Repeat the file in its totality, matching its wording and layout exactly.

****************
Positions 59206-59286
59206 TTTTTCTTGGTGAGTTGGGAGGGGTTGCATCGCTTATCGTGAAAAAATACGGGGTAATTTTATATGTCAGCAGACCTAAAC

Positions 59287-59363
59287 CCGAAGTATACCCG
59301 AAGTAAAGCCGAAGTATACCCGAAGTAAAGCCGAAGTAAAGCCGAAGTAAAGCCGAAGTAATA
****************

Positions 59206-59286
59206 TTTTTCTTGGTGAGTTGGGAGGGGTTGCATCGCTTATCGTGAAAAAATACGGGGTAATTTTATATGTCAGCAGACCTAAAC

Positions 59287-59363
59287 CCGAAGTATACCCG
59301 AAGTAAAGCCGAAGTATACCCGAAGTAAAGCCGAAGTAAAGCCGAAGTAAAGCCGAAGTAATA